Communicating with your Target Audience
In practice, social media sites, along with search engines, are amongst the most popular sites on the Internet. I recommend starting by choosing which channel is best for your market.
While Facebook and Instagram are the top performing online platforms at the moment, they each cater to a different audience. Facebook has become more utilized by older generations, while Instagram caters very much to a millennial audience.
To effectively determine which channel will work for you, you must define your own target audience and demographics:
- How old are they?
- What are their interests?
- Where do they live?
- What is their income bracket?
- All of these points will help you to fine tune the targeting process of your digital marketing campaign.
Use your Own Social Network
Remember that success in social media is not so much about the different social networks and your tools, but your strategy for how to use them.
To apply them effectively for communications, we have to recognise that socialising online is all about participation in discussions and sharing of ideas and content.
All brands connect with their followers through consistent, aligned interests and you should never stray away from yours.
Decide what your values/causes/interests are, before you start posting anything to social media and then create yourself a content calendar (what content to post, when and where).
Pro Tip: Posting the same type of content (eg: just pictures) can get boring. Make sure that you have a good balance of multimedia, links, informative blogs, events and other content to keep users engaged.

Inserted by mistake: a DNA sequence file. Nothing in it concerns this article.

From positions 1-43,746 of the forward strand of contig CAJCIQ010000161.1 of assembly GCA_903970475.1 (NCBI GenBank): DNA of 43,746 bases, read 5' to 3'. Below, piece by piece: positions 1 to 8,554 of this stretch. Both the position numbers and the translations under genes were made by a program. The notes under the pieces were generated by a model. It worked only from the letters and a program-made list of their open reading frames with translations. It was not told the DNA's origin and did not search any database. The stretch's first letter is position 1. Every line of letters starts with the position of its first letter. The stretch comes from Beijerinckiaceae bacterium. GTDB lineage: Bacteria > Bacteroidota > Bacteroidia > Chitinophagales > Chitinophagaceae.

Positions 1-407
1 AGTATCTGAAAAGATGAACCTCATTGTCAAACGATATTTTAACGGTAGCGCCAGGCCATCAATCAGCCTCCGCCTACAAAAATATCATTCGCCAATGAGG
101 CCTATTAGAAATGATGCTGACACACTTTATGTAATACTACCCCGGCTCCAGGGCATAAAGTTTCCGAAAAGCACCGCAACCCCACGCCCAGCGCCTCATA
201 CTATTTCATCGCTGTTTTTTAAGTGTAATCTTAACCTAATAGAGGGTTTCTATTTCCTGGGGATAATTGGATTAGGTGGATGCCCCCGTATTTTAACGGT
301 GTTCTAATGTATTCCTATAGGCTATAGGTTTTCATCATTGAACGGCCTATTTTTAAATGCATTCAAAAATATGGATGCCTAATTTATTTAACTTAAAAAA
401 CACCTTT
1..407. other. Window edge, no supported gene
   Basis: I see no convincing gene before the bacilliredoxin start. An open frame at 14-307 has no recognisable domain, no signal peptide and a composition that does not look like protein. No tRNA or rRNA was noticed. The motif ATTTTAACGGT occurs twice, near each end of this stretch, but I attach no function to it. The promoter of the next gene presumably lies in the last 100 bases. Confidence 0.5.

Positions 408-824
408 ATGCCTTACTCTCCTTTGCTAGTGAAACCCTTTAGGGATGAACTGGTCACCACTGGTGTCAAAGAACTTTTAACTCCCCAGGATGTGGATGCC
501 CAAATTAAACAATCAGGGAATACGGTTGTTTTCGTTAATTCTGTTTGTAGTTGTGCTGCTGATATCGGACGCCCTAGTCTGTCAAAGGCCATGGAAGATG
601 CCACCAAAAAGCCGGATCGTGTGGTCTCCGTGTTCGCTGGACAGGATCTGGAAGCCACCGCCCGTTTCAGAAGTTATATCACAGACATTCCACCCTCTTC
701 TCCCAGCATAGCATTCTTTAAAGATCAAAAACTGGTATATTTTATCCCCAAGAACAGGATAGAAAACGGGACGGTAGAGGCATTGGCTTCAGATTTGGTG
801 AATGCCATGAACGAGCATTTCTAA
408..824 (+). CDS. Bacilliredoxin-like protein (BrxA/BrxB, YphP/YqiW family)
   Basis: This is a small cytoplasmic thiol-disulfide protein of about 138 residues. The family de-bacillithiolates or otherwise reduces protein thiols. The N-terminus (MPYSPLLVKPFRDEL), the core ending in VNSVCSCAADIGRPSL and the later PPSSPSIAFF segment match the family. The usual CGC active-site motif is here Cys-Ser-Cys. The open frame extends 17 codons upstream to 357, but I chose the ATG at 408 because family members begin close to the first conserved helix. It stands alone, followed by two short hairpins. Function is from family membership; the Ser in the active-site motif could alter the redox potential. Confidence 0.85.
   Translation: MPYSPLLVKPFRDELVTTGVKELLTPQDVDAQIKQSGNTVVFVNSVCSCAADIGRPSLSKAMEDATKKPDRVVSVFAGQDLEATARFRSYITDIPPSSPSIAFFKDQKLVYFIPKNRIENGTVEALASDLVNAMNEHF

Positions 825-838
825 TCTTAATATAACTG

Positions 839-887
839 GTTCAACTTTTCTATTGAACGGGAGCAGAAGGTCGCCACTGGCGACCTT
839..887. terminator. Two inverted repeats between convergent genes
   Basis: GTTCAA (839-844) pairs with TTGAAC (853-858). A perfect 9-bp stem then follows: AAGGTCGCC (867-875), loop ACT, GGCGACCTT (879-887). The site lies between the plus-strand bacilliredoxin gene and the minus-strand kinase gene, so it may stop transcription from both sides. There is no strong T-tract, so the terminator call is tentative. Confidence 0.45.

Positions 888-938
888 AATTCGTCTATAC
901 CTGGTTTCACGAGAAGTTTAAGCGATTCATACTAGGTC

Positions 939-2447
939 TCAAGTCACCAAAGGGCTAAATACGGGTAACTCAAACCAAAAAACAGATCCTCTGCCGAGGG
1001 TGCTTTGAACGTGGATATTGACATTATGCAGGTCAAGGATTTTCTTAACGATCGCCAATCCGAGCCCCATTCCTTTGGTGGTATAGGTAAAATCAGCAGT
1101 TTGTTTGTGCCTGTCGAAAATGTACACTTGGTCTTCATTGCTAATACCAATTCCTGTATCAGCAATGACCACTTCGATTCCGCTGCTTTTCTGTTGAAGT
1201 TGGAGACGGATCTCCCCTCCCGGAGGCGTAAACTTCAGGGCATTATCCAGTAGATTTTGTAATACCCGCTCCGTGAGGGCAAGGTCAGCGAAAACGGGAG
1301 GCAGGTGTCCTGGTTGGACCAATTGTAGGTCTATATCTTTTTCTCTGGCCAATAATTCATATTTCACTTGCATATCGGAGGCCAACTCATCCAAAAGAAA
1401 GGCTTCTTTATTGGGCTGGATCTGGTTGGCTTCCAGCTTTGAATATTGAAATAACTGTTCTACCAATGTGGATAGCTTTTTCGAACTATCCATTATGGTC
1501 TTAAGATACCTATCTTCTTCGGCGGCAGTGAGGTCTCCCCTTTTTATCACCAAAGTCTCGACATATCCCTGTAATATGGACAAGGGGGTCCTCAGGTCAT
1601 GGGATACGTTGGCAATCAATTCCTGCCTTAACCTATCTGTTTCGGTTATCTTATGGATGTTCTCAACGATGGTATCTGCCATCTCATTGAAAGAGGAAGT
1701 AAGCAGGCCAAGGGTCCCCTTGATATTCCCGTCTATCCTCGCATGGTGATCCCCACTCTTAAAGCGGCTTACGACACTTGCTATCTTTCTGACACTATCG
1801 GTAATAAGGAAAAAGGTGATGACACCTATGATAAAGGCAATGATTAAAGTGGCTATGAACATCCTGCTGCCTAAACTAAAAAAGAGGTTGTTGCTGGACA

It’s all too easy to go straight to getting your business up and running on Facebook, LinkedIn or Twitter without thinking of what you want to achieve.
Don’t be tempted to rush straight into setting your business up on social networks until you have set or reviewed your goals, or you’ll find it difficult to measure any success that has been created for your brand.
The word “Strategy” suggests that you have a final goal in mind. Every post on social media should have an intention.
What do you want this post to do? Sell or promote a product? Raise awareness? Drive traffic to your site?
Every post on every platform should have purpose and be directly aimed at your target market.
Start thinking how you will use your digital marketing to reach your goals — as you write them, add the words ‘by’ or ‘through’ to help you think how you will achieve them.
For example, a retailer with offline stores will write:
“We will achieve increased and recurring sales through social media by offering value deals to existing customers through these channels and attracting new customers through value deals shared by existing customers.”
Social Media Marketing is not as Hard as you Think
Each social media platform can serve a different purpose for the individual, business or organisation. You will find that for each brand, the platforms tend to attract different users and offer different features to engage them.
The tone of voice used and interactions are quite different too, so a ‘one-size fits all’ communication strategy for each platform is definitely not the way forward.
There are however, common procedures or protocols to managing the use of these platforms that need an agreed approach and also common tools to help communicate with your audience through each of these platforms: